New Book “Warrior Princess”: The story of a transgendered Navy SEAL (PHOTOS)

TSSEAL

A battle-tested former U.S. Navy SEAL has come out to say she’s a transgendered woman.

Warrior Princess

“Warrior Princess: A U.S. Navy SEAL’s Journey to Coming out Transgender”

Fighting on some of the most dangerous battlefields in the world, Kristin Beck, formerly Chris, served a total of 20 years in Navy. After Beck was discharged she realized the life she was living wasn’t life the she wanted. And that’s when her transition began. According to Anne Speckhard, the co-author of Beck’s biography “Warrior Princess,” “Chris really wanted to be a girl and felt that she was a girl and consolidated that identity very early on in childhood.”

Apparently Beck suppressed that secret for decades. As a SEAL she managed to overcome some of the most arduous training the world had to offer — even growing a beard as she fought on the front lines in the Middle-East.

Former SEAL, Brandon Webb, who served on a different team as Beck, said her reputation was good and by all appearances, a “consummate guy’s guy.” Although “he considered living as the woman he felt himself to be for a very long time … while he was serving as a SEAL he couldn’t.”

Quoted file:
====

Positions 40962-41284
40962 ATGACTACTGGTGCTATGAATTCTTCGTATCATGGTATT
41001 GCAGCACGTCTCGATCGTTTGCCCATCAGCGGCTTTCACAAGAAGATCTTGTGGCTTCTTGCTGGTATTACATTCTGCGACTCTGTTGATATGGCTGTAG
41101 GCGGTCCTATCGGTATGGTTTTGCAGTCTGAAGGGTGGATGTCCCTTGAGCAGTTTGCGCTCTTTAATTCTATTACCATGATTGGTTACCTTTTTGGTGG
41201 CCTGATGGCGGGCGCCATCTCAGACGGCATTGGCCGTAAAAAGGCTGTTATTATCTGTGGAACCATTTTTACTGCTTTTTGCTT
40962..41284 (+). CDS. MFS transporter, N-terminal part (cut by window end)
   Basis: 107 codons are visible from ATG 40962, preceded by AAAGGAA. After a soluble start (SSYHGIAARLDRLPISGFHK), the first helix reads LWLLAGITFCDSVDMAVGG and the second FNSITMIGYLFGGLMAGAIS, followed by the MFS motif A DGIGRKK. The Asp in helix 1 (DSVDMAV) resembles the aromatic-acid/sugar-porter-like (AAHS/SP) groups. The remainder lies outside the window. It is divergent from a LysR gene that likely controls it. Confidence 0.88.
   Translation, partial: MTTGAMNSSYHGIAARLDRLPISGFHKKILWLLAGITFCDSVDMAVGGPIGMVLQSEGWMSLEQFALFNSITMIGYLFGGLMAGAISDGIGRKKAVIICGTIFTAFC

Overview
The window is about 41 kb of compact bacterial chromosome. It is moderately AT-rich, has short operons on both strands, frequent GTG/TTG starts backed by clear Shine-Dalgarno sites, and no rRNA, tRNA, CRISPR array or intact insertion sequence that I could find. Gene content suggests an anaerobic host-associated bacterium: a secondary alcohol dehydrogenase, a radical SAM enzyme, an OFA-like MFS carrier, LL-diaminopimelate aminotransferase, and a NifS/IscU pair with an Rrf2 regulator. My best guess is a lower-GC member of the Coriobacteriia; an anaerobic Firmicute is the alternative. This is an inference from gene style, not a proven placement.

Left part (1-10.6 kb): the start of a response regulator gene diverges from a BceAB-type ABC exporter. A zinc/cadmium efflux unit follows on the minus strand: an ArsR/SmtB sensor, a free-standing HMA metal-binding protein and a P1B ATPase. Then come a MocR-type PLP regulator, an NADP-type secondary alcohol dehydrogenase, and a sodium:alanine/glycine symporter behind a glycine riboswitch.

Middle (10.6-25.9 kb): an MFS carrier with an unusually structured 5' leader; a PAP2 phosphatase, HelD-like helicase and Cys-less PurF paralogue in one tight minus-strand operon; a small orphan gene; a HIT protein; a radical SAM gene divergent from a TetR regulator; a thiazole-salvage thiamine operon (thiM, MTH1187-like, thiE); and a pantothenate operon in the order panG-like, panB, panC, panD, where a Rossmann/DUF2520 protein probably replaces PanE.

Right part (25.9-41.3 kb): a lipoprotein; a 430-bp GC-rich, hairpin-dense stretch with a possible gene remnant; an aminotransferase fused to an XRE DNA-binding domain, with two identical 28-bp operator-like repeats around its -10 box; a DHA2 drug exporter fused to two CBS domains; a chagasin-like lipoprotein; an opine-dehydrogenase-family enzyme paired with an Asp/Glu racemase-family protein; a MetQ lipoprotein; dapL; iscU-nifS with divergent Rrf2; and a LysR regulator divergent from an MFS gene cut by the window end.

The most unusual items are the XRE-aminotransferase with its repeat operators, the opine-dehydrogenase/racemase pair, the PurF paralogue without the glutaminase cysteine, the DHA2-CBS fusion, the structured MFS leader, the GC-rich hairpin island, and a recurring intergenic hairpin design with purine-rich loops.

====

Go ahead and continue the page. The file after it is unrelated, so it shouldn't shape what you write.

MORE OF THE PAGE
Kristin Beck

Kristin Beck, former Navy SEAL and man.

According to the book, “For years Chris had turned off his sexuality like a light switch and lived as a warrior, consumed with the battle — living basically asexual. For Chris the other SEALs were brothers and in the man’s man warrior lifestyle, even if he had wanted to entertain sexual thoughts, there really was never any time to be thinking too much about sexuality.”

Vowing “no more disguises,” Kristin began going out to gay bars in Florida and started hormone therapy in preparation for sexual reassignment surgery, i.e. a sex change. Now Beck wears long hair, make-up and female clothing.

Beck’s impetus for the book was book “to reach out to all of the younger generation and encourage you to live your life fully and to treat each other with compassion, be good to each other, especially in your own backyard (where it be high school or your community).”

[DailyMail]